Fiori d'Acacia Fritti (Fried Black Locust Flowers) and the Medieval Town & Castle of Gradara

Most of you should be unfamiliar with these flowers because they are not widely used in cooking.  Well cooking with flowers is not really everyone's thing.  What am I saying? 

First, let me introduce them to you. Their botanical name is Robinia Pseudoacacia.  False Acacia would be its literal translation. They are also known as Black Locust Flowers in English and simply Fiori d'Acacia in Italian, even if they are not really acacia.

Before heading out harvesting some of these beautiful clusters of flowers with jasmine-like scent, you need to know that only the flowers (and the little stems connecting the florets) are edible.  The rest are toxic, including the leaves. Their blooming period is very short, between 10 -15 days at the beginning of spring. The best time to get the flowers is at the beginning of the blooming, when the flowers are still closed or just opened.  When you catch them at the end of their prime, they should have already lost their fragrance and flavor, but still edible nonetheless.

Our garden is lined with these trees that come out like weeds.  We actually consider them weeds because they grow fast and everywhere.  They have big thorns, so watch out.   My husband was just diligent enough in pulling out the ones that are growing in odd places and maintained the ones that grew naturally in good spots.   A lot of Italian roads are lined with these trees so they can be found everywhere. 

The Italian region that cooks these flowers more is Veneto. Then there's also Tuscany.  They are made into liqueurs, used as ingredients in cakes, fritters, and pancakes like how I cooked them last year.  I was going to name these fritelle, but for translation problems last year, I named my black locust pancakes, fritelle too because that was the translation I got during that time.  These fried black locust flowers can be called in two ways in Italian.  Fritelle di fiori d'acacia (Black locust flower fritters) or Fiori d'Acacia Fritti (Fried black locust flowers). 

Ok, that cleared, let's fly to Gradara. Beautiful medieval Gradara. It's a town in the Marche region of Italy, on the opposite side of Tuscany. Marche is less traveled by tourists but equally beautiful and more serene.  In fact, this is one of my top three regions.  Town after town, there's always something beautiful to see.  The people are relaxed and friendly.  And the food, like in all regions of Italy, is superb.

These are pictures from our trips to Marche the previous years. For two consecutive years, we went around the area extensively. On the photo front, I did not take so many pictures of the places we saw because I focused more on every single movement our son did during our travels when he was still a toddler.  But I'm sharing with you the photos I took of the medieval towns we visited in the next posts. 

Gradara is the cradle of the tragic kiss between Paolo and Francesca told by Dante in the 5th canto of “Hell” in his Divine Comedy. This forbidden kiss has inspired so many artists and poets in different periods.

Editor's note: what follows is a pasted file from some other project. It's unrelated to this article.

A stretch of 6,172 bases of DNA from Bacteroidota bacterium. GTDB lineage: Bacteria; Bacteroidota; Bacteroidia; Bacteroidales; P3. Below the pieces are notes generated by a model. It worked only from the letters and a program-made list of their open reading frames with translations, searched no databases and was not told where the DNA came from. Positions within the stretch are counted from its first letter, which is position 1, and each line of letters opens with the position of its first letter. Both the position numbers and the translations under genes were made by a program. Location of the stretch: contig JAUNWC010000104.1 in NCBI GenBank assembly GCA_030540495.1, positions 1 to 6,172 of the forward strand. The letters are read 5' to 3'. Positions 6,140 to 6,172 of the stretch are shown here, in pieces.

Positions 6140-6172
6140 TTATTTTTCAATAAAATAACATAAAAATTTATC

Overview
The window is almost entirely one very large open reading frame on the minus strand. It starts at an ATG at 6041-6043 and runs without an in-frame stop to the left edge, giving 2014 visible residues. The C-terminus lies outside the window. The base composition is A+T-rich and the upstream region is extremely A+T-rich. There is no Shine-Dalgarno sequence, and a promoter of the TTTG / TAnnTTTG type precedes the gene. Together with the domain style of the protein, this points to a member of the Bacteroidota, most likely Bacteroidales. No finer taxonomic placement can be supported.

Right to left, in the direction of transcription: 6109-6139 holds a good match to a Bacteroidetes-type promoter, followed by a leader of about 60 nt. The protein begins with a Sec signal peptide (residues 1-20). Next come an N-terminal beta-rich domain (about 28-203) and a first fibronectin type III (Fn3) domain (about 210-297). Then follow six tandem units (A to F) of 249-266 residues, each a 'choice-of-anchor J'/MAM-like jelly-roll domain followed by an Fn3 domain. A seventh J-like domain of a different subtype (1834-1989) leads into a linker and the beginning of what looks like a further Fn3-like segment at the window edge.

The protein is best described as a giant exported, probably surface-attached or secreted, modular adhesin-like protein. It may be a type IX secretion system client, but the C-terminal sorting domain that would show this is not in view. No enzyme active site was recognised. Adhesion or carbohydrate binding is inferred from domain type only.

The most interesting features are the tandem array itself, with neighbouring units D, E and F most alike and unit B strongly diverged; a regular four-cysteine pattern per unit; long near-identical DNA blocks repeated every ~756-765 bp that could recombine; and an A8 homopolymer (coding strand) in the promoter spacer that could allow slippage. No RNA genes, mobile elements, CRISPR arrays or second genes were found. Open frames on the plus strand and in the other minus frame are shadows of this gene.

The castle was originally built as a tower in the middle of the 12th century.  It had received a number of constructions and additions of other wings over the centuries that followed until the 18th century.  You can see more of this place at the site of I Borghi Piu' Belli d'Italia (The most beautiful villages of Italy).  I usually refer to this site for ideas on places to visit.

I hope you all had a good weekend.  Thank you for reading!

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Fiori d'Acacia Fritti (Fried Black Locust Flowers)

Serves 4
  • 12 - 16 clusters of fiori d'acacia (black locust flowers)
  • 150 g. flour
  • 200 ml. milk
  • pinch of salt
  • 2 eggs, separated
  • 20 g. sugar 
  • 1/4 teaspoon vanilla powder or liquid
  • sugar for sprinkling
  • oil for deep frying (I used peanut oil.)
  1. Clean flowers well to get rid of insects.  Take away the leaves.  They're not edible.  Soak them in water for about 10 minutes.  Drain & pat dry with kitchen paper towels. 
  2. In a bowl, whisk the egg yolks, milk, salt, vanilla and sifted flour.  Whisk until the batter becomes smooth and dense.  Cover and let it rest for half an hour.
  3. In another bowl, whiskthe  egg whites and 20 g. sugar until stiff.
  4. Add egg white mixture to the egg yolk mixture using a wooden spoon or rubber spatula. 
  5. Prepare a saucepan with abundant oil for deep frying.  
  6. When the oil is hot, (ideal temperature is between 170 - 180 degrees Celsius), dip flowers in the batter one by one and drop them in the oil.  One way to check if the oil is hot enough is to dip a wooden skewer in the middle of the oil.  If tiny bubbles come out along the stick, then it's ready.  Don't overcrowd them in the saucepan and make sure they don't stick to each other.  Brown both sides.
  7. Transfer them to a plate covered with kitchen paper towels to absorb excess oil.
  8. Sprinkle with sugar.  Serve hot.  

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